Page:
In this post I’ll show you how to add batter and pitcher handedness to your spreadsheets. To do this, we’ll have to learn two new Excel formulas we have not tackled yet.
I’ve avoided doing this for a long time… But there’s just no way around it now. It’s time to say goodbye to relying exclusively on VLOOKUP. Let’s put on our big boy pants and tackle VLOOKUP’s more flexible and powerful counterpart… INDEX and MATCH.
Sometimes VLOOKUP Can’t Get the Job Done
Take this scenario. You’ve started to build a DFS spreadsheet and you’ve imported FanDuel player salaries from a CSV file. Now you want to add player handedness (Lefty/Righty) as a column to your spreadsheet.
You are also aware of the Player ID Map and know that it’s an easy way to get handedness information on players.
You look at this data above and you think, “No problem!”. FanDuel ID is in both sets of data. How hard could this be? A simple VLOOKUP and we’re done.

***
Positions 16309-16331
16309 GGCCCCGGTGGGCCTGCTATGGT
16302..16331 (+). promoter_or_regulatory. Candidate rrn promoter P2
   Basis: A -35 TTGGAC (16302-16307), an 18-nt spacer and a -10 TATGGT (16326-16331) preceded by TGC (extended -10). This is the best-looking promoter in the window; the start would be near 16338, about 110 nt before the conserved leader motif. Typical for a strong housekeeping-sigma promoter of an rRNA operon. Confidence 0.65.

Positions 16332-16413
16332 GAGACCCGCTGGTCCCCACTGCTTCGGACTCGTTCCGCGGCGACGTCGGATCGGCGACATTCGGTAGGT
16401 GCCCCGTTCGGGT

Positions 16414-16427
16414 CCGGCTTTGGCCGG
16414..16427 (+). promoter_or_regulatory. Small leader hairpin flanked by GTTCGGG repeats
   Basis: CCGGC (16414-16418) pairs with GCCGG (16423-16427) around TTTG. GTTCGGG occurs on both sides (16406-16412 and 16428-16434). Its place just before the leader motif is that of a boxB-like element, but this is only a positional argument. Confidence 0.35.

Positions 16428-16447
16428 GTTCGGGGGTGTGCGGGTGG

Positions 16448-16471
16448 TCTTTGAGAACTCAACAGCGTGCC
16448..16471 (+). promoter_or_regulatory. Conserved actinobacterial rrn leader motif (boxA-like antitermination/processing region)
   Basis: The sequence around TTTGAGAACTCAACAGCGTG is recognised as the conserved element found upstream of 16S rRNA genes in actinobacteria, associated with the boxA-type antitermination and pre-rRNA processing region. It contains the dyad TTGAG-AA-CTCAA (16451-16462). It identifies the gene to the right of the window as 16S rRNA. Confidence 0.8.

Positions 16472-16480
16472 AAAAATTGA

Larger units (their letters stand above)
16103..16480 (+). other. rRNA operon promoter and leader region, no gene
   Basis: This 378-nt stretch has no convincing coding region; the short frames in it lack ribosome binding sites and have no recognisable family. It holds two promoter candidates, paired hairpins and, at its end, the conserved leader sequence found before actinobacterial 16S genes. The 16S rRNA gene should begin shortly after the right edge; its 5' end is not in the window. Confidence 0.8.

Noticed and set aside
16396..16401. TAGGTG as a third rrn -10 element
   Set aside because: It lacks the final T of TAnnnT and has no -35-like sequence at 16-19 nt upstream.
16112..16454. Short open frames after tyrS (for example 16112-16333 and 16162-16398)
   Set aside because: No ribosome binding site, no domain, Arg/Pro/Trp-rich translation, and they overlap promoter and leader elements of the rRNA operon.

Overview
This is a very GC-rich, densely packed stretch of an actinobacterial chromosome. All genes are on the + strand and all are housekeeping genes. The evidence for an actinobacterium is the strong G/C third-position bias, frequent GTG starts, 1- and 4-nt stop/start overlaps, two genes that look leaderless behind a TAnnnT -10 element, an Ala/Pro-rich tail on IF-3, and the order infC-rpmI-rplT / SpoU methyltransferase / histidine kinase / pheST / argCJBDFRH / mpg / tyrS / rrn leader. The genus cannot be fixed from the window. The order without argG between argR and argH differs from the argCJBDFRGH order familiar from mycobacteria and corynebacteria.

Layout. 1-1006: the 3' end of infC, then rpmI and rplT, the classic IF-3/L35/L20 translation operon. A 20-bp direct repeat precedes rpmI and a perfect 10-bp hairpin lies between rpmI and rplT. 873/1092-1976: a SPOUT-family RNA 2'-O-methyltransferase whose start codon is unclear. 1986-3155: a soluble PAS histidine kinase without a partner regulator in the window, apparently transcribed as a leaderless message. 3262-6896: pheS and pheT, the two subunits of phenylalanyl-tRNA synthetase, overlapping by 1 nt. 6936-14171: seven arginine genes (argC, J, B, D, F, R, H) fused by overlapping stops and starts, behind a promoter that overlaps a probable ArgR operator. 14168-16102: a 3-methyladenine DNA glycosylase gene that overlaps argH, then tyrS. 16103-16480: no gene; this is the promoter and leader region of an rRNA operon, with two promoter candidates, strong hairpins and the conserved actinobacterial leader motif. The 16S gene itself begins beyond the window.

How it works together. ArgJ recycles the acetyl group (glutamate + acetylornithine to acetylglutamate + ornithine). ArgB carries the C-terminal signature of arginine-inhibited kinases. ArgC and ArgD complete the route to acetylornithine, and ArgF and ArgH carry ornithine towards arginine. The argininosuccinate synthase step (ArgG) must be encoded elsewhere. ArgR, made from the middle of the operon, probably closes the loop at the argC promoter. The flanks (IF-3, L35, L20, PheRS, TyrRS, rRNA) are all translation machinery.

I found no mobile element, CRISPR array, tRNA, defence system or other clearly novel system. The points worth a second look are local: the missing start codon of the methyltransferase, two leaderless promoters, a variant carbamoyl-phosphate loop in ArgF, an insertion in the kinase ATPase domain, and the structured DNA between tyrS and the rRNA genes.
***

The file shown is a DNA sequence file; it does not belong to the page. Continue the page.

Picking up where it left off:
But you quickly realize things are not that easy. You see, the VLOOKUP has a very restrictive assumption. If you are doing a VLOOKUP from the salary information into the Player ID Map, the Excel function assumes that “FanDuelID” will be the FIRST column in the Player ID Map.
And that’s NOT the case.
Let’s look at an example VLOOKUP formula:
In this formula we’ve told Excel to go look for the “FanDuelID” column in the “PLAYERIDMAP” table and give us back the value in the 10th column.
But “FanDuelID” is not the first column of the PLAYERIDMAP. It’s the 33rd (wow… the Player ID Map is getting to be quite large). So VLOOKUP will not work.
Other Weaknesses of VLOOKUP
Not only is assuming the data you want to match is in the first column awfully restrictive, if you think about it, VLOOKUP also ties you to a left-to-right lookup. For example, if you’re trying to use Excel to VLOOKUP which team Michael Brantley plays for, his player ID must be in the first column of your data set and you are then forced in to looking only to the right.
We want a formula that will allow our lookup to be in any column and then to look to the left! For example, go find Nelson Cruz’s FanDuelID and then look to the left a few columns and give me the side of the plate he bats from.